The present oil was painted in the mid-1880s, a critical moment of transition in Degas's career. Around this time, he markedly shifted the course of his art, abandoning many of the quintessential motifs of his Impressionist years, such as the café-concert and the race track. Concentrating almost exclusively on the themes of the dancer and the woman at her toilette, Degas radically simplified his compositions, stripping away all narrative structure and focusing his attention on a single figure or figural group. At the same time, his exploration of color and texture became ever bolder and more experimental, as the densely worked, brilliantly colored, and wholly non-representational background of the present painting demonstrates. Berthe Morisot described Degas's late work as "more and more extraordinary," while Renoir remarked to Vollard, "If Degas had died at fifty [in 1884], he would have been remembered as an excellent painter, no more. It is after his fiftieth year that his work broadens out and that he really becomes Degas" (quoted in Degas: Beyond Impressionism, exh. cat., London, 1996, p. 10). Likewise, Richard Kendall has written:
"Between 1880 and 1890--effectively the middle years of his life--Degas's art underwent a slow, deliberate, and radical transformation. Not just the pictures themselves, but the circumstances in which they were made, the techniques involved in their fabrication, and the means of their dispersal into the wider world were fundamentally recast, along with their relationship to the artist's visual surroundings. Though some of Degas's subjects remained familiar, notably his representations of the ballet and the female toilette, even these took on new meanings and shed those of the past" (ibid., p. 173).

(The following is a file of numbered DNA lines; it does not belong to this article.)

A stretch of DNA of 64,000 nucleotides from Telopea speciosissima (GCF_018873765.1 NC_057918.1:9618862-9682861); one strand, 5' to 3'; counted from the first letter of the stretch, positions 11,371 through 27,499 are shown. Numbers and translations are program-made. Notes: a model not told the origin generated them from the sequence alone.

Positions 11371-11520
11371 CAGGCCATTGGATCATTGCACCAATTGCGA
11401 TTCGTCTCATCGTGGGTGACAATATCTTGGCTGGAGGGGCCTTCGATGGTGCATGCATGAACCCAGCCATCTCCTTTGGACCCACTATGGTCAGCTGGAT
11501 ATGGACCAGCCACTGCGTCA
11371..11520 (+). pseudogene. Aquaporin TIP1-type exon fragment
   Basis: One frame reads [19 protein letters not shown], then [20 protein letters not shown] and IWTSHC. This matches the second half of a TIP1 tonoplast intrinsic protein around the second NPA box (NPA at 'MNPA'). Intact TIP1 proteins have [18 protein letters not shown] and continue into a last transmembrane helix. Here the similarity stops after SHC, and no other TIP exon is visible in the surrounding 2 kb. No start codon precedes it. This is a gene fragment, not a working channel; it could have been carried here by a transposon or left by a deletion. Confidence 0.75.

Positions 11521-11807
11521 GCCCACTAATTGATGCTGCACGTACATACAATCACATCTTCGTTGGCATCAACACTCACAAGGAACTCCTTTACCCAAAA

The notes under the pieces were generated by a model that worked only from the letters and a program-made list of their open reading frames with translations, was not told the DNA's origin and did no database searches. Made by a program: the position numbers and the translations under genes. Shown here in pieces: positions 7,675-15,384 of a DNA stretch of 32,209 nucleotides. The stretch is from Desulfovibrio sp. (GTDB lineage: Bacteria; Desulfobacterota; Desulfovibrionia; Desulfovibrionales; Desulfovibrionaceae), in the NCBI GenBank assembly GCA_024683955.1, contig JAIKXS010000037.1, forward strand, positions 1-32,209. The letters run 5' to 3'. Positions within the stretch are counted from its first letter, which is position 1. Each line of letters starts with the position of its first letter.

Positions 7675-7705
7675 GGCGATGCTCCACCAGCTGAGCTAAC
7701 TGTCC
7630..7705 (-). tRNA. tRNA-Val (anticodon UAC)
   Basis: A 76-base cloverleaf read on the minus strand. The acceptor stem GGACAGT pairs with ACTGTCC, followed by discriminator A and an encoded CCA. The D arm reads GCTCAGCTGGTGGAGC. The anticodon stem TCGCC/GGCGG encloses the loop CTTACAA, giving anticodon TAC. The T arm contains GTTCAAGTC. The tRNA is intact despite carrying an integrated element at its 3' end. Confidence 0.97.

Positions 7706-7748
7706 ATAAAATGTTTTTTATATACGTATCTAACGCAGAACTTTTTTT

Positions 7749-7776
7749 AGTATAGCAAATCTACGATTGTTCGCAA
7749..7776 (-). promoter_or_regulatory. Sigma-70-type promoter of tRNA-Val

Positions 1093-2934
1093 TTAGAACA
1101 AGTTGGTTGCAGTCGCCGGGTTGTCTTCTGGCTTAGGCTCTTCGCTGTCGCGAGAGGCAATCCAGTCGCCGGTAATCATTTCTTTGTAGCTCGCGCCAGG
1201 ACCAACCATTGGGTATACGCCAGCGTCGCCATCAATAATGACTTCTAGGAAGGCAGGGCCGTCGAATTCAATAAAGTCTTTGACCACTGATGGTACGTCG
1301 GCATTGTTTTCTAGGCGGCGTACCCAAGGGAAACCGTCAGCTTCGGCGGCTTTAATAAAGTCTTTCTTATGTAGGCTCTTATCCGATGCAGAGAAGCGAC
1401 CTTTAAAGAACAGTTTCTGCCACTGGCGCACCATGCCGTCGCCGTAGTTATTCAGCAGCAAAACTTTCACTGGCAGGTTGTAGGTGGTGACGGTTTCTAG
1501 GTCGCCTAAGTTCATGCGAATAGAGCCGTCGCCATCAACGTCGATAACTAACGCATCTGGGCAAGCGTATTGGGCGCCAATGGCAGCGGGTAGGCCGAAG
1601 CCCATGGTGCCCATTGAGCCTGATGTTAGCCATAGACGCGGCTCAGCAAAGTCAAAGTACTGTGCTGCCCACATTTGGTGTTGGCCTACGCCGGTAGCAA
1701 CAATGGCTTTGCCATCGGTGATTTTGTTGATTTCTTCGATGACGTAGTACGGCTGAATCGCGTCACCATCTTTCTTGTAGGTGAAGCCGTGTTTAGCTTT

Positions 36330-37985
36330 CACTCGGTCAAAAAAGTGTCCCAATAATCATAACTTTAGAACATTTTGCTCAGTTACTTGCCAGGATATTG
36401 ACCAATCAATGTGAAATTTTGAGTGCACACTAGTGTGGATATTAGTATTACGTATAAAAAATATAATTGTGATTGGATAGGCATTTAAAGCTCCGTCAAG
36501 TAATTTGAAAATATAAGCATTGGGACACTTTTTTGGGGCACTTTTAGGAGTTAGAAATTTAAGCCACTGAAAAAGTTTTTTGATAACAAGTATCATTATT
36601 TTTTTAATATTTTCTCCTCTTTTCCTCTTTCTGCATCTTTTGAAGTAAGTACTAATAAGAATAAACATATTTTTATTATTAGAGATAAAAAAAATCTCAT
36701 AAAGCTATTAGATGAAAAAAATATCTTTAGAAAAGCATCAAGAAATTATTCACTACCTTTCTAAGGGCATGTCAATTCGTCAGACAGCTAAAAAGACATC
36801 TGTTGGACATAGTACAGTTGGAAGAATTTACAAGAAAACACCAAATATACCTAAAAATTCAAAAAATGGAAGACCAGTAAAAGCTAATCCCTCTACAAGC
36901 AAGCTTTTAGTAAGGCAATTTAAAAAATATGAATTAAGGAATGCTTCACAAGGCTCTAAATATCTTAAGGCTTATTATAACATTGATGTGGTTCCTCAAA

Depicting a young woman fastening her corset, the present painting is closely related in subject matter to Degas's celebrated late images of women bathing and combing their hair. Beginning in the eighteenth century, painters and printmakers had frequently exploited the motif of the corset for its erotic charge. Manet's Nana of 1877, for instance, named for the courtesan in the novels of Émile Zola, reveals its subject in an alluring blue corset, and Degas himself had depicted corset-clad prostitutes in his brothel monotypes from 1876-1877. In the present painting, by contrast, Degas has stripped away the sexual connotations of the corset, depicting a modestly clad woman absorbed in the private daily ritual of dressing. Notably, the corset had become a topic of particular interest among respectable women in the mid-1870s, when the shape of fashionable dresses changed to include a tight bodice that extended downward over the hips. These form-fitting dresses required an elaborate undergarment called the corset-cuirasse, which became an indispensable part of a woman's wardrobe. Between 1880 and 1882, shortly before Degas painted the present oil, Henri de Montaut drew a series of illustrations of corsets for the popular periodical, La Vie Parisienne. As David Kunzle has explained, "Having been always regarded as essentially invisible and utilitarian, corsets became fashion-objects, an artistic cult in their own right" (in "The Corset as Erotic Alchemy: From Rococo Galanterie to Montaut's Physiologies," in The Woman as Sex Object: Studies in Erotic Art, 1730-1970, London, 1973, p. 121).
The original purchase invoice between Mrs. J. Paul Guillaume and Président Emil Roche for the present lot, dated Paris, 11 June 1937. BARCODE 19612737